Toxicity of Cerium Oxide Nanoparticles in Human Lung Cancer Cells


With the fast development of nanotechnology, the nanomaterials start to cause people's attention for potential toxic effect. In this paper, the cytotoxicity and oxidative stress caused by 20-nm cerium oxide (CeO2) nanoparticles in cultured human lung cancer cells was investigated. The sulforhodamine B method was employed to assess cell viability after exposure to 3.5, 10.5, and 23.3 μg/ml of CeO2 nanoparticles for 24, 48, and 72 h. Cell viability decreased significantly as a function of nanoparticle dose and exposure time. Indicators of oxidative stress and cytotoxicity, including total reactive oxygen species, glutathione, malondialdehyde, α-tocopherol, and lactate dehydrogenase, were quantitatively assessed. It is concluded from the results that free radicals generated by exposure to 3.5 to 23.3 μg/ml CeO2 nanoparticles produce significant oxidative stress in the cells, as reflected by reduced glutathione and α-tocopherol levels; the toxic effects of CeO2 nanoparticles are dose dependent and time dependent; elevated oxidative stress increases the production of malondialdehyde and lactate dehydrogenase, which are indicators of lipid peroxidation and cell membrane damage, respectively.


Biological Sciences

Second Department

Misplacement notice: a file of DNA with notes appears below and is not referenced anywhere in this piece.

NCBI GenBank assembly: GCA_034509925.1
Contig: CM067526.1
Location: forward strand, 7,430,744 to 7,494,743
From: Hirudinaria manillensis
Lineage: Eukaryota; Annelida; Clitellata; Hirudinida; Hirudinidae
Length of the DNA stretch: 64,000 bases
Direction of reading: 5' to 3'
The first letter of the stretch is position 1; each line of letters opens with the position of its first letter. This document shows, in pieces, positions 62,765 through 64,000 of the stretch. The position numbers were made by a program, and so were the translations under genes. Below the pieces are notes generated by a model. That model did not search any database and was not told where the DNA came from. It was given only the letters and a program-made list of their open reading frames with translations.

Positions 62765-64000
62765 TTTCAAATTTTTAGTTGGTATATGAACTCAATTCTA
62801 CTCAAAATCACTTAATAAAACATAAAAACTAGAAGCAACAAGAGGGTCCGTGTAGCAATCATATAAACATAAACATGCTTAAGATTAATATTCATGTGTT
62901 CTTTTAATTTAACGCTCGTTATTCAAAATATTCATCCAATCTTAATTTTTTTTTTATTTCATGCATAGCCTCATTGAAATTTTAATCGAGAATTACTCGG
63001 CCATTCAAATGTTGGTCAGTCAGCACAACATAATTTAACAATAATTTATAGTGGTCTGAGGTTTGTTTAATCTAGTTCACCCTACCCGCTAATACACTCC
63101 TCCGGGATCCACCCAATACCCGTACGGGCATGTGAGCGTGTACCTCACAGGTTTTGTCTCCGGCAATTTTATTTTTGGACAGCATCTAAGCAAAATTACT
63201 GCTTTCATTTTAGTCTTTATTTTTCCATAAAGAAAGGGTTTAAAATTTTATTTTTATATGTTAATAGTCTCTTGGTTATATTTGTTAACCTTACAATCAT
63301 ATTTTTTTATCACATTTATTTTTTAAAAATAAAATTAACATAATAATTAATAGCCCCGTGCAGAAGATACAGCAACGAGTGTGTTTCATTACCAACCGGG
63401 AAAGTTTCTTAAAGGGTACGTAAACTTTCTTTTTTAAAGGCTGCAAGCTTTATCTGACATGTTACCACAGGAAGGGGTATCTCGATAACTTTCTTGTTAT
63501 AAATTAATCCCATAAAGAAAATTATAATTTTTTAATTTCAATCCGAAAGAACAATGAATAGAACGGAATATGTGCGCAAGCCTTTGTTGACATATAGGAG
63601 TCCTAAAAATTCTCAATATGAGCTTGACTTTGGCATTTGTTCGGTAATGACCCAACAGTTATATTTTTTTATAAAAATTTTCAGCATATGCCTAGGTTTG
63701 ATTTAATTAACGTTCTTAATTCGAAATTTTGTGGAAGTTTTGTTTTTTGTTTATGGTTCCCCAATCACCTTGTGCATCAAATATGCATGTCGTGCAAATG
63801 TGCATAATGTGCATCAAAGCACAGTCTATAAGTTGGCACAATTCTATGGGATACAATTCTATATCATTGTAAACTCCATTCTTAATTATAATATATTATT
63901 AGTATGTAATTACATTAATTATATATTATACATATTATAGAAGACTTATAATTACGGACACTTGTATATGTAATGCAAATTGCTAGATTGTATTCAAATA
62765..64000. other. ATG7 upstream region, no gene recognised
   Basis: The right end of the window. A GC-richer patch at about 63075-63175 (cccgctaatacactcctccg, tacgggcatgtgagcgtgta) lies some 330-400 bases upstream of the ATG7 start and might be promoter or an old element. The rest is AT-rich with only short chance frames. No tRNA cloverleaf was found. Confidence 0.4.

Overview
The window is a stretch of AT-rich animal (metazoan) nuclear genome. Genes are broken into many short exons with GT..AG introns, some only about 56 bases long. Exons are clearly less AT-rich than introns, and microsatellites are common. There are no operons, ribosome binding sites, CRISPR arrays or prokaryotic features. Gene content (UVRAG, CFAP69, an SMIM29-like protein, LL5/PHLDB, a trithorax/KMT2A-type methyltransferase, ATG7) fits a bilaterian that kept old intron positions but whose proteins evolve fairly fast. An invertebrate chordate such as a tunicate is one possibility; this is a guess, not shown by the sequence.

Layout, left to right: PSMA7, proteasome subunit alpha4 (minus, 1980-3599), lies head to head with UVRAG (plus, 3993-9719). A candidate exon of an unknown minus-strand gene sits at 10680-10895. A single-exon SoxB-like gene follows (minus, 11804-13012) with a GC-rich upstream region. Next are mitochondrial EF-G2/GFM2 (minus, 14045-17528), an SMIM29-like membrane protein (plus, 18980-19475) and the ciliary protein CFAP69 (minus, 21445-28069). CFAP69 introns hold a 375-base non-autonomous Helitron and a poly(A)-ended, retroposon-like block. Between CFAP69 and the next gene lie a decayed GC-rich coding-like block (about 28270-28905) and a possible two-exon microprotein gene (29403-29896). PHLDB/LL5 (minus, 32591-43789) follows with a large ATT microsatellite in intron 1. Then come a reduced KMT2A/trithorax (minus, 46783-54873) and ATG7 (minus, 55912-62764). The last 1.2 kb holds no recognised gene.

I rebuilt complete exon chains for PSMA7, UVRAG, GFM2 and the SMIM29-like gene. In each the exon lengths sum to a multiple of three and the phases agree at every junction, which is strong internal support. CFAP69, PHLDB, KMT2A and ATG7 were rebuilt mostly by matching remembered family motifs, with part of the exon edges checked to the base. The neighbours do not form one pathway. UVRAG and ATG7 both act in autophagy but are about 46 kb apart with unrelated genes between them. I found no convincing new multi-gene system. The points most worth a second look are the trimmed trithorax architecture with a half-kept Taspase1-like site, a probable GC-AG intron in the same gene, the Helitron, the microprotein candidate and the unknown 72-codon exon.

Materials Science and Engineering

Third Department


Keywords and Phrases

Cerium Oxide (Ceo2); Cytotoxicity; Lung Cancer Cells (A549); Nanoparticles; Oxidative Stress; Alpha Tocopherol; Cerium; Free Radical; Glutathione; Lactate Dehydrogenase; Malonaldehyde; Reactive Oxygen Metabolite; Sulforhodamine B; Cancer Cell; Cell Membrane; Cell Viability; Controlled Study; Exposure; Human; Human Cell; Lipid Peroxidation; Materials; Membrane Damage; Nanotechnology; Quantitative Analysis; Alpha-Tocopherol; Cell Line, Tumor; Cell Membrane; Cell Survival; Cerium; Glutathione; Humans; L-Lactate Dehydrogenase; Lipid Peroxidation; Lung Neoplasms; Malondialdehyde; Reactive Oxygen Species

Library of Congress Subject Headings

Cerium oxides
Oxidative stress

International Standard Serial Number (ISSN)


Document Type

Article - Journal

Document Version


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